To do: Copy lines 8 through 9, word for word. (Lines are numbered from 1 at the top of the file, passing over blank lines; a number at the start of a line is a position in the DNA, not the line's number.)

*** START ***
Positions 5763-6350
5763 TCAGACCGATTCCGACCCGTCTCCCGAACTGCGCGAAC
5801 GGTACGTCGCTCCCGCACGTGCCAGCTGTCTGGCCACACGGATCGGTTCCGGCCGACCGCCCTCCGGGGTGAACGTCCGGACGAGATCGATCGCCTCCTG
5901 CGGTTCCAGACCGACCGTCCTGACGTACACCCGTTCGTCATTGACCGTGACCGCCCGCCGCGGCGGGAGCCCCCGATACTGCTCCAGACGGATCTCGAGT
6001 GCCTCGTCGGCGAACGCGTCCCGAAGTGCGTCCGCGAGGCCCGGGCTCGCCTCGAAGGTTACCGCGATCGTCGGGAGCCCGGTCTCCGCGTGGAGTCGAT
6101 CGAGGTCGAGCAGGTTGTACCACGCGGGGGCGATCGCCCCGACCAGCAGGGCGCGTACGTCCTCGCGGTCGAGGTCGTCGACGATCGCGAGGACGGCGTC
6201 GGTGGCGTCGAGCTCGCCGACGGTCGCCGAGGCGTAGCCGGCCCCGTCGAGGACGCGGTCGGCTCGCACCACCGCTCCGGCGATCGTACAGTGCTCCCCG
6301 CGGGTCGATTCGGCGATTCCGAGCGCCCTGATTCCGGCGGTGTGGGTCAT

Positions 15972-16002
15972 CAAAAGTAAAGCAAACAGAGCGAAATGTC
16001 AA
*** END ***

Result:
6301 CGGGTCGATTCGGCGATTCCGAGCGCCCTGATTCCGGCGGTGTGGGTCAT

Positions 15972-16002